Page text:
3 mins

The Problem with Saying “Don’t Bring Me Problems, Bring Me Solutions”

By Steve Cook


Interesting read highlighting a common ‘problem’. It would be easy to think of this as something that only affects large, complex and multi-layered organisations but it is equally manifest everywhere.

It feeds into many other debates around leadership approaches, culture and empowerment and many organisations are addressing these well – but many are not.

The Problem with Saying “Don’t Bring Me Problems, Bring Me Solutions
By Sabina Nawaz

It’s time to retire the saying “Don’t bring me problems, bring me solutions.” Even though advocates of this approach believe it reduces whining, increases empowerment, helps employees manage up, and boosts careers, it’s fraught with challenges.

Not every problem has an easy solution. Tackling the complexity of most significant business issues can take a pool of talented people with diverse points of view. What’s more, according to Wharton professor Adam Grant, solution-only thinking creates “a culture of advocacy instead of one of inquiry,” where each person comes into the situation locked into their way of solving the problem and lobbies hard for that particular solution rather than considering multiple perspectives.

The “bring me a solution” approach can also cause employees to shut down in fear, breed a culture of intimidation, and prevent some problems from surfacing until they’re full-blown crises. Consider the example of one of my clients, James (not his real name), who is the president of a company working on a disruptive service in his industry. He often has an unpleasant reaction when staff raises problems. His team members told me that if they raise an issue or risk, James often hears failure and reacts by losing his temper and raising his voice. The outbursts hurt morale and often cause his team members to lose enthusiasm toward projects and become hesitant to mention problems to James. As a result, James’s team only provides him with good news about initiatives they’re working on, leaving James blind to any potential issues. They also spend a lot of time in each other’s offices, licking their wounds after James’ outbursts, instead of being productive.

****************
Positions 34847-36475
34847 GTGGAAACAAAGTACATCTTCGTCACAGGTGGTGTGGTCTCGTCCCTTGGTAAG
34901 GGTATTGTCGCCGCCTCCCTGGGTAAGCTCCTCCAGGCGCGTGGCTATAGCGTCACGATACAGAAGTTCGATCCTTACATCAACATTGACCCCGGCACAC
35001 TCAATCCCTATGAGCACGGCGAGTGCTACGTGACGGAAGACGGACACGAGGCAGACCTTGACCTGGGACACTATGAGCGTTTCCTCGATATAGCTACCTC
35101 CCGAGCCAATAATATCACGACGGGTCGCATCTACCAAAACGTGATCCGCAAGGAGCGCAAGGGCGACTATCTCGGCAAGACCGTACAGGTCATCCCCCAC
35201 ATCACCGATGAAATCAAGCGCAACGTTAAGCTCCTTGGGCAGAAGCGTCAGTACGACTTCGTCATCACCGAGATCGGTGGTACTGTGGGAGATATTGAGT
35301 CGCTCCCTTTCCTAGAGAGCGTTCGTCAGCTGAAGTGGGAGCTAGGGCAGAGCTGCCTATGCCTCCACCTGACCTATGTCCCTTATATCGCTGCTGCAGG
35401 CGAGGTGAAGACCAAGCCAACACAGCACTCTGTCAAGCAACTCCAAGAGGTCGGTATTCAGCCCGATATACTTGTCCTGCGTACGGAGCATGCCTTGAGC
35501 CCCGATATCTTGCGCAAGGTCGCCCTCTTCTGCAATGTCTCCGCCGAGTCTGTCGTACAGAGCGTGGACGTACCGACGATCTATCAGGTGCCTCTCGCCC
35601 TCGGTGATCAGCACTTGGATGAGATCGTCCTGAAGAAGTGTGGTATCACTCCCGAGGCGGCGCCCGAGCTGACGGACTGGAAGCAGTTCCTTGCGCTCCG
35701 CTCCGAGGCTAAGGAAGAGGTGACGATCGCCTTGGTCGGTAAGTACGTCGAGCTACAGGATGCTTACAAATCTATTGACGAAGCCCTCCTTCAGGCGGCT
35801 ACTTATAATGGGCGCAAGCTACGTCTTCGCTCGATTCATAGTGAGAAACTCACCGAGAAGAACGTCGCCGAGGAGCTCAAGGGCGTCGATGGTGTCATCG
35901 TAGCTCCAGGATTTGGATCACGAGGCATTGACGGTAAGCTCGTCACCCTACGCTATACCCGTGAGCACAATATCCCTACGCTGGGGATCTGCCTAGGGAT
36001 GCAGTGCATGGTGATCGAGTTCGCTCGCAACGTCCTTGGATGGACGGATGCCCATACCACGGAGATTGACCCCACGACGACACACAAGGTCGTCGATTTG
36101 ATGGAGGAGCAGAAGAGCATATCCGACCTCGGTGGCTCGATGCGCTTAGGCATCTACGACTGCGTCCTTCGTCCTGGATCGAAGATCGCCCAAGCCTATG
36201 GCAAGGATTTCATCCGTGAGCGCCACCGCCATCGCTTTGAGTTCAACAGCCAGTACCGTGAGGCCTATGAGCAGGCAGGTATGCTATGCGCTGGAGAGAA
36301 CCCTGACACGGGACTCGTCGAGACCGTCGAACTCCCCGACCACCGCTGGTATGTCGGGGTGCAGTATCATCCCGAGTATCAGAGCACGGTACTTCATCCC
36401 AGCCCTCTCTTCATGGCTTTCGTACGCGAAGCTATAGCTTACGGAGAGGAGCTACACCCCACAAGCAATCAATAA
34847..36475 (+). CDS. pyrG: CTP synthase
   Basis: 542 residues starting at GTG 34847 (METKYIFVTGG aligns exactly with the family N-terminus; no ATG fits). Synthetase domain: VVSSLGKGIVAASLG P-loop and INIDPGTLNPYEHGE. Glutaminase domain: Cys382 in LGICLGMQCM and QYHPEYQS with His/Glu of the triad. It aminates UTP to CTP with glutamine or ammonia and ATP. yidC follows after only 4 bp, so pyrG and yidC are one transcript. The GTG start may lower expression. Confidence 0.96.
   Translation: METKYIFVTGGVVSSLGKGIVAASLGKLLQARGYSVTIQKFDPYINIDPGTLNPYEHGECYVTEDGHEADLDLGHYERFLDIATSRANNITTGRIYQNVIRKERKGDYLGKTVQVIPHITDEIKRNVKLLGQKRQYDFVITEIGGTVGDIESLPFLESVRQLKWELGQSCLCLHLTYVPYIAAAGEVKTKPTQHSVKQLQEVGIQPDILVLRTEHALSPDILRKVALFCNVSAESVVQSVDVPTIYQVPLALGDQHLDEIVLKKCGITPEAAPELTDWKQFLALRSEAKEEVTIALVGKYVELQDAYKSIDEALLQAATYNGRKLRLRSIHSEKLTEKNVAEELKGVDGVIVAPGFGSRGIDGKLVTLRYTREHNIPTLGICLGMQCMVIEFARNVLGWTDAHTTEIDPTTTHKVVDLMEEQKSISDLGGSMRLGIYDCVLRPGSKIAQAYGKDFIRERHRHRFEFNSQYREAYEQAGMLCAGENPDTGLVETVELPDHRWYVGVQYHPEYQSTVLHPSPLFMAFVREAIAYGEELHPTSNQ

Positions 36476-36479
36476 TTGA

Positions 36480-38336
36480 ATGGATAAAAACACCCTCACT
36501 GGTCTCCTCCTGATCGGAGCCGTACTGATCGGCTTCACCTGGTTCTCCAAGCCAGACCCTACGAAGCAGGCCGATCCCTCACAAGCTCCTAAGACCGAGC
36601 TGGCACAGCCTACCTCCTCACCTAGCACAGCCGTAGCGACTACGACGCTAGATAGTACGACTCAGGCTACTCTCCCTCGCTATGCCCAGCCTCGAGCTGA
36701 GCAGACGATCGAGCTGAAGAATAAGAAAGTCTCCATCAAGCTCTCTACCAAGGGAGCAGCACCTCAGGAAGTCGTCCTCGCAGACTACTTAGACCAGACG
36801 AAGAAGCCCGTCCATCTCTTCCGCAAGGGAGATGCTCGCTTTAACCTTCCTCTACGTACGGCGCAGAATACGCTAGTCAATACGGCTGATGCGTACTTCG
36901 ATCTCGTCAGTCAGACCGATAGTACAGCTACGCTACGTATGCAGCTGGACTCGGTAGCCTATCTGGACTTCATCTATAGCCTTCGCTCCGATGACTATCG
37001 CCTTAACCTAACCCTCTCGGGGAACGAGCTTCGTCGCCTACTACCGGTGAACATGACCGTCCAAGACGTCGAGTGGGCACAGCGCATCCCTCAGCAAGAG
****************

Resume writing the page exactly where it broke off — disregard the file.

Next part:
If saying “don’t bring me problems” is so troublesome, why do so many managers continue say it? A key reason is because they want to avoid a culture of complaining. But communicating about the potential pitfalls and roadblocks for an initiative is different from complaining, and it can take a more positive form. When issues are communicated properly, it creates an environment where people feel safe to bring you bad news early, giving you precious lead time to avert a crisis.

Read the full article at Harvard Business Review here




+44 7956 544943   |   stephen.cook@vstrategy.co.uk

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